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Bandwagon fans are people too


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As a win-or-lose fan, you scorn anyone who arrives after the first play and leaves before the game is over. But every team needs some bandwagon fans.

A bandwagon is typically defined as someone who has had no past loyalty to the team, they are not familiar with the history of the team, and probably don’t actually know the players.

Bandwagon fans are most likely to be found at games when the team is doing well. More wins mean more people will come to the games. While bandwagons might not bring the most loyal fans to the games, they brings boosts in sales.

More people typically means more money which produces more tickets and merchandise sales. The team also begins to be more widely recognized and their team gear is being purchased and worn. Therefore it is well represented.

Putting it into perspective ,when any of the Bay Area teams’ (the 49’ers, The Giants, San Jose Sharks, and Warriors), fans tend to pop up out of nowhere, seats are quickly filled, and ticket prices rise.

In October 2010, the San Francisco Giants won their first World Series title since 1954. In this same year, they began a 530 consecutive game sell-out streak. This was the longest lasting in the national league until July 17, 2017.

In 2011, after the World Series-winning season, the average attendance at AT&T Park began to increase. According to the Giants record, there was a jump between 2010 and 2011 in average visitors per game from 37,499 to 41,819.

For the following years, the Giants, on average, received over 41,000 visitors per game. The 2017 season held an average of 40,786 visitors per game, this was the first season since 2010 in which the Giants had an average attendance below 41,000.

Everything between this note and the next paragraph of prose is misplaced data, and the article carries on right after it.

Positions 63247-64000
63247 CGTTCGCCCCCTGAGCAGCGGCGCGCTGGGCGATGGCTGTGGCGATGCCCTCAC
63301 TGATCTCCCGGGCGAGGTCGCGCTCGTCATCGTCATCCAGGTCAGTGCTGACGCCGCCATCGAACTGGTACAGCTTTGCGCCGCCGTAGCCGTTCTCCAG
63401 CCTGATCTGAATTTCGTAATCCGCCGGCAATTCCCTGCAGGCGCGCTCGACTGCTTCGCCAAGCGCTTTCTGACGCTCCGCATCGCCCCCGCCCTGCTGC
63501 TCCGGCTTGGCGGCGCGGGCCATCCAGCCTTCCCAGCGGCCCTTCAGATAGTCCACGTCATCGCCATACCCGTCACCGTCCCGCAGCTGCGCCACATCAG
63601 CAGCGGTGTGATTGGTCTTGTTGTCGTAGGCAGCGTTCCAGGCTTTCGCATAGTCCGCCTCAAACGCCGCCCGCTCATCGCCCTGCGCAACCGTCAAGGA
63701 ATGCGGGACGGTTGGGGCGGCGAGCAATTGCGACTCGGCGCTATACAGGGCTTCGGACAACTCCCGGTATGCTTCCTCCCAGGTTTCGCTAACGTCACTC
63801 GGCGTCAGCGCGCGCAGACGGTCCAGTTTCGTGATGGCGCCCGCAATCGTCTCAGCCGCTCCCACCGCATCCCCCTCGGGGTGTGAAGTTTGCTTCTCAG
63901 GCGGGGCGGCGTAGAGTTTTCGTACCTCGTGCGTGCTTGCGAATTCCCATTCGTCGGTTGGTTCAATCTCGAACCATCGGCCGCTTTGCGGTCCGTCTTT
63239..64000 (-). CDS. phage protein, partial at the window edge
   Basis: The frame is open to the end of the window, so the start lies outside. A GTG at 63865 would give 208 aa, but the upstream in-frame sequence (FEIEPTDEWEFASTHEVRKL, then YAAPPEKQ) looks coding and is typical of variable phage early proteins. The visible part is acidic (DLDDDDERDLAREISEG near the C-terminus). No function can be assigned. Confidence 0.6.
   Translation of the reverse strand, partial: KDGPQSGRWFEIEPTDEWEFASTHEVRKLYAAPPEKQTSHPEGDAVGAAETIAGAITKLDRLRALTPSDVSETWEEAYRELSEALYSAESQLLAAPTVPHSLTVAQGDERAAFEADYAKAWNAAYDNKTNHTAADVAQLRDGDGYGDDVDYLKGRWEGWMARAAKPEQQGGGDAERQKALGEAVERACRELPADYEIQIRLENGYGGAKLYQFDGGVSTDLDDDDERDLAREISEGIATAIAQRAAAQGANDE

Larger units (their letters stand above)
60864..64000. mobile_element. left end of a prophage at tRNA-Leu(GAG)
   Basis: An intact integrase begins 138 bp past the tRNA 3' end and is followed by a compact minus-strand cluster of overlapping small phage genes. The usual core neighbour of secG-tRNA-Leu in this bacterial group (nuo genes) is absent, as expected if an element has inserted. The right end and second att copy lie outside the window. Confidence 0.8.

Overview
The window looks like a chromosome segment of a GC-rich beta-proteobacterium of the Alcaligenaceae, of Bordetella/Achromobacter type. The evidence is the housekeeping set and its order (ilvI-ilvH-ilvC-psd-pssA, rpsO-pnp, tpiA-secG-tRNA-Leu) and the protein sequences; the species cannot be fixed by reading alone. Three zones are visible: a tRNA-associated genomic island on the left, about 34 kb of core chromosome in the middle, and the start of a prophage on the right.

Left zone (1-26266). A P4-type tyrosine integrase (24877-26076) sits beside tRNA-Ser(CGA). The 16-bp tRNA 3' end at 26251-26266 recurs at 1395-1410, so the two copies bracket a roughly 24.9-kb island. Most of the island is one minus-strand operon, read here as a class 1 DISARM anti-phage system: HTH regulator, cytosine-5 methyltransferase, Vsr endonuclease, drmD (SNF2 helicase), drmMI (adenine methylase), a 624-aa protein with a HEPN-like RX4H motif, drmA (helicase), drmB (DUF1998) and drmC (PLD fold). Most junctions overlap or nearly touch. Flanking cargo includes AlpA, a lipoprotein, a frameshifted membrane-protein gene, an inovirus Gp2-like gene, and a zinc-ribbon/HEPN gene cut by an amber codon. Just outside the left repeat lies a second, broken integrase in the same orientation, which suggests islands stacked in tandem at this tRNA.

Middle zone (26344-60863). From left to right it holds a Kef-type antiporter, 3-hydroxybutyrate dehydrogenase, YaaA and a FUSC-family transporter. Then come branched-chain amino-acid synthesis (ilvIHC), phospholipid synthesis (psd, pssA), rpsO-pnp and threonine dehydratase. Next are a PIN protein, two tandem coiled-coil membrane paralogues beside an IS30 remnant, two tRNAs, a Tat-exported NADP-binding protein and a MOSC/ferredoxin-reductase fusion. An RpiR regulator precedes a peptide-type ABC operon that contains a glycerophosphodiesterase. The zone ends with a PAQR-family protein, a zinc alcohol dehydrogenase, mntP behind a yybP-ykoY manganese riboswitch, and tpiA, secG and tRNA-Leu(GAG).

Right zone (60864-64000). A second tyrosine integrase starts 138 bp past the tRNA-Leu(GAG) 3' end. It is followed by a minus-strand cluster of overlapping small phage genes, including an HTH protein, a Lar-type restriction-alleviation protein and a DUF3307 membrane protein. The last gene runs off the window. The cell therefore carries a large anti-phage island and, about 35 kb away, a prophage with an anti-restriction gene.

In the 2017 season, the Giants ended in the last place in the National League West with a 64-98 win-loss record. It is no coincidence that attendance went down, the same year that the Giants’ record declined.

There is no doubt that Bay Area fans hopped on the bandwagon, but is this the worst thing? Sure, you have people acting like they know everything about sports, but you also have a team that is making more from ticket sales, as well bringing more business to local business.

Pete Osborne owns three restaurants: MoMo’s, Pete’s Tavern and Pedro’s Cantina, all within a block of AT&T park. In 2011, following the 2010 World Series, Osborne said to CBS Bay Area that “his business was up about 50 percent from the previous year”, and is anticipating a “huge start to the season.”

In addition to increasing sales at both AT&T Park and local businesses, bandwagon fans are also uniting with the real fans to bring a bigger sense of community to San Francisco.

Bandwagons are inevitable, before you start bashing on every bandwagon around, just think of the last sports championship parade you attended. More than likely, not everyone there was a loyal fan, but everyone brought the fun and the high-fives.

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Bandwagon fans are people too